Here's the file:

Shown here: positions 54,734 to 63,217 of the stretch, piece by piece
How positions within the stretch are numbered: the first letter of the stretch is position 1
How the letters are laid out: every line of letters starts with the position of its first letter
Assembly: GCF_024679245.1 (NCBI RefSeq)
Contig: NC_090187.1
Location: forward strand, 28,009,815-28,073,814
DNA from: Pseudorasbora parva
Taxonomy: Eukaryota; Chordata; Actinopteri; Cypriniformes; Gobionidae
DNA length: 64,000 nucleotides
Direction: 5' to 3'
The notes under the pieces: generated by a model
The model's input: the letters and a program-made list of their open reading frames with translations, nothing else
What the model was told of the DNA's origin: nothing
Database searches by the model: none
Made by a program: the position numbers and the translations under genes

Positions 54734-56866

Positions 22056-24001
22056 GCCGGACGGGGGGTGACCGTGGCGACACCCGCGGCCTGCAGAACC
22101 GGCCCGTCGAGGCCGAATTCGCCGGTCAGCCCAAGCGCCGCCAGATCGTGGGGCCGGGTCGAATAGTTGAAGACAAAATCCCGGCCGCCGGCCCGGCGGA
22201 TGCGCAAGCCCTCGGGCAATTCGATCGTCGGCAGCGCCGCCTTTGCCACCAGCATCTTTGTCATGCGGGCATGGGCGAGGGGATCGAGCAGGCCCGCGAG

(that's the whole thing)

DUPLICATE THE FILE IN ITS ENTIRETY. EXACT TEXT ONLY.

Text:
Shown here: positions 54,734 to 63,217 of the stretch, piece by piece
How positions within the stretch are numbered: the first letter of the stretch is position 1
How the letters are laid out: every line of letters starts with the position of its first letter
Assembly: GCF_024679245.1 (NCBI RefSeq)
Contig: NC_090187.1
Location: forward strand, 28,009,815-28,073,814
DNA from: Pseudorasbora parva
Taxonomy: Eukaryota; Chordata; Actinopteri; Cypriniformes; Gobionidae
DNA length: 64,000 nucleotides
Direction: 5' to 3'
The notes under the pieces: generated by a model
The model's input: the letters and a program-made list of their open reading frames with translations, nothing else
What the model was told of the DNA's origin: nothing
Database searches by the model: none
Made by a program: the position numbers and the translations under genes

Positions 54734-56866

Positions 22056-24001
22056 GCCGGACGGGGGGTGACCGTGGCGACACCCGCGGCCTGCAGAACC
22101 GGCCCGTCGAGGCCGAATTCGCCGGTCAGCCCAAGCGCCGCCAGATCGTGGGGCCGGGTCGAATAGTTGAAGACAAAATCCCGGCCGCCGGCCCGGCGGA
22201 TGCGCAAGCCCTCGGGCAATTCGATCGTCGGCAGCGCCGCCTTTGCCACCAGCATCTTTGTCATGCGGGCATGGGCGAGGGGATCGAGCAGGCCCGCGAG